When Justin met Sophie

A decade later, looking back at how the man who would be prime minister courted his future bride.
When Justin met Sophie

Liberal leader Justin Trudeau waves at supporters with his wife after winning a liberal majority October 19, 2015. (Photograph by Roger Lemoyne)

This story, which follows Justin Trudeau and Sophie Grégoire’s courtship and wedding, was originally published in Maclean's magazine in 2005. It was written by Chatelaine editor-in-chief Lianne George, who was a Maclean’s editor at the time.

Justin Trudeau and Sophie Grégoire after winning a Liberal majority in the federal election. Photo, Roger Lemoyne/Maclean's. Justin Trudeau and Sophie Grégoire after winning a Liberal majority in the federal election. Photo, Roger Lemoyne/Maclean's.

As a rule, Canadians aren’t anxious to celebrate our social elite. We don’t cultivate Kennedys or Windsors—and you don’t see us tripping over ourselves every time a prime minister’s offspring passes his bar exam. But if, hypothetically, we were to design a quintessentially Canadian prince, he’d probably look something like Justin Trudeau, the eldest son of Pierre Trudeau, the country’s first and only pop-star prime minister. With his mother’s good looks and joie de vivre and his father’s staunch idealism and Montreal-bred je ne sais quoi, Justin is, for many, as close as it gets to Canadian royalty. Last weekend, in front of some 180 guests, Trudeau, 33, married his girlfriend, Sophie Grégoire, 30, in what was, by Canadian standards, a sweet and appropriately understated fairy-tale wedding. “It’s just so happy,” said Margaret Trudeau, mother of the groom. “The past two times my family has come to Montreal for family occasions it’s been extraordinarily sorrowful. This time it is joyful, so we’re all savouring the fact that we’re here to celebrate such happiness in our family.”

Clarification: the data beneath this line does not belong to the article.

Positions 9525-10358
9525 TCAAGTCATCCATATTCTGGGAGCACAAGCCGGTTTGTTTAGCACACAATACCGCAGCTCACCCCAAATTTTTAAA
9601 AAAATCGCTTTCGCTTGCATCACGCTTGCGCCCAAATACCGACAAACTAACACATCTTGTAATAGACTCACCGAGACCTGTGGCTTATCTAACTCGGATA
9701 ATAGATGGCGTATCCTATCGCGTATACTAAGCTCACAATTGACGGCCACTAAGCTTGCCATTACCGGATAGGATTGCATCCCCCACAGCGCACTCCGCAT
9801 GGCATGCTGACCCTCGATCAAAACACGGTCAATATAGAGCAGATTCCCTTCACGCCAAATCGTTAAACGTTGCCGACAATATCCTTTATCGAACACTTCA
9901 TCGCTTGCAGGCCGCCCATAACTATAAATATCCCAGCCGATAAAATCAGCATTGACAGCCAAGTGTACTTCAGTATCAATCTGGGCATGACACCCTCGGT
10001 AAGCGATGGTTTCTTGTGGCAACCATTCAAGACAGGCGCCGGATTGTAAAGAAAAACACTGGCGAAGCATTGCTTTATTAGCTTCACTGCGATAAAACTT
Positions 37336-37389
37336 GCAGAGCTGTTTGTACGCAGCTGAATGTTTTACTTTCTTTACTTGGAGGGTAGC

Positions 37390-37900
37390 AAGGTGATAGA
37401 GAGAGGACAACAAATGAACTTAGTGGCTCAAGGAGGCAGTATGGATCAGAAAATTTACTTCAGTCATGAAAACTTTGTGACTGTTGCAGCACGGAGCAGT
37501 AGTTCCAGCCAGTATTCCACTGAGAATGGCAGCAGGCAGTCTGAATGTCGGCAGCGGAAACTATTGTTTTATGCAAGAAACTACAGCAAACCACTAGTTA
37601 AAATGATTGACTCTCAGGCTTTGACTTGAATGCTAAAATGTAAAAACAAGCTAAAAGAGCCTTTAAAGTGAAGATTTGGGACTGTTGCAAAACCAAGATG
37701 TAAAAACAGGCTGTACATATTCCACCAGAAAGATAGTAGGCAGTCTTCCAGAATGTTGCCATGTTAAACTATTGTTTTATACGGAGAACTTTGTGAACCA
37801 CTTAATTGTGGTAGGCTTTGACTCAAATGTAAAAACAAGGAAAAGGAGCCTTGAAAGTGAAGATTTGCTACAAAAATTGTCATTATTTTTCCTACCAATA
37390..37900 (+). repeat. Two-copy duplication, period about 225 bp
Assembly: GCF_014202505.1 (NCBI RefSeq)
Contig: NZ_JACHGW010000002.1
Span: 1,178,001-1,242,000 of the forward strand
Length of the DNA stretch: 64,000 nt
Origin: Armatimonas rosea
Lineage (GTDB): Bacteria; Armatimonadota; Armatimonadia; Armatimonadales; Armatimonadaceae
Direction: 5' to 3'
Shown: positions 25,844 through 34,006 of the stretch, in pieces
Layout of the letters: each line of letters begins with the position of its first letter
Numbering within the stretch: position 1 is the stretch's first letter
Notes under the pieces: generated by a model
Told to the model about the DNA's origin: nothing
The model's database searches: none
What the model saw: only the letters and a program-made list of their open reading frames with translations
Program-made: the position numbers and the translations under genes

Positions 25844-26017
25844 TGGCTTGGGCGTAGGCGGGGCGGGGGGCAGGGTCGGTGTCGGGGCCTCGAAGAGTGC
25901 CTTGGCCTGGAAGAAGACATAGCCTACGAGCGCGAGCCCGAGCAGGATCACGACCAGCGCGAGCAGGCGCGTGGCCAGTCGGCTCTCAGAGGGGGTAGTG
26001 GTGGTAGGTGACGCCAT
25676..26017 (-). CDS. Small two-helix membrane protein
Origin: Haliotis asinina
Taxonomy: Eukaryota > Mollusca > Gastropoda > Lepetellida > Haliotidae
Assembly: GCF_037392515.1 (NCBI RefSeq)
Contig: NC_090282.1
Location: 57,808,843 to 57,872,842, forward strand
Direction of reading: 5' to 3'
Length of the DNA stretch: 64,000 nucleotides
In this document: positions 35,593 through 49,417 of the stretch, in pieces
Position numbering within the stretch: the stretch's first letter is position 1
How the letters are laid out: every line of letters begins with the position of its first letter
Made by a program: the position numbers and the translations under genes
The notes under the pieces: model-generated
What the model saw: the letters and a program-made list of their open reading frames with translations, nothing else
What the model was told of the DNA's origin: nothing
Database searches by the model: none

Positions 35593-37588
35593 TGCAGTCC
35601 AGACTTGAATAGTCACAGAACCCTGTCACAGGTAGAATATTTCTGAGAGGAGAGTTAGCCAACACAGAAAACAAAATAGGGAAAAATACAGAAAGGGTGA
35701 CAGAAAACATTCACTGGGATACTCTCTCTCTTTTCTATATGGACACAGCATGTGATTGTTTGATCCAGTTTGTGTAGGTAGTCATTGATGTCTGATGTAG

As crowds and camera crews gathered outside the Sainte-Madeleine d’Outremont church, the bride donned her dress in the penthouse suite of Hotel Le St-James, a posh boutique establishment in Old Montreal. She made her entrance to cheers and applause, and some of the bridesmaids started to cry. Later, after posing for photos, she rode to the church in a 2004 Rolls Royce Phantom, which, according to the chauffeur, is the only one of its kind in Canada (starting price: about $400,000). Following the ceremony, an intimate Catholic service in which the newlyweds handed the communion wafers to their respective families, they descended the church steps through a cordon of bagpipers, Mounties and jubilant guests.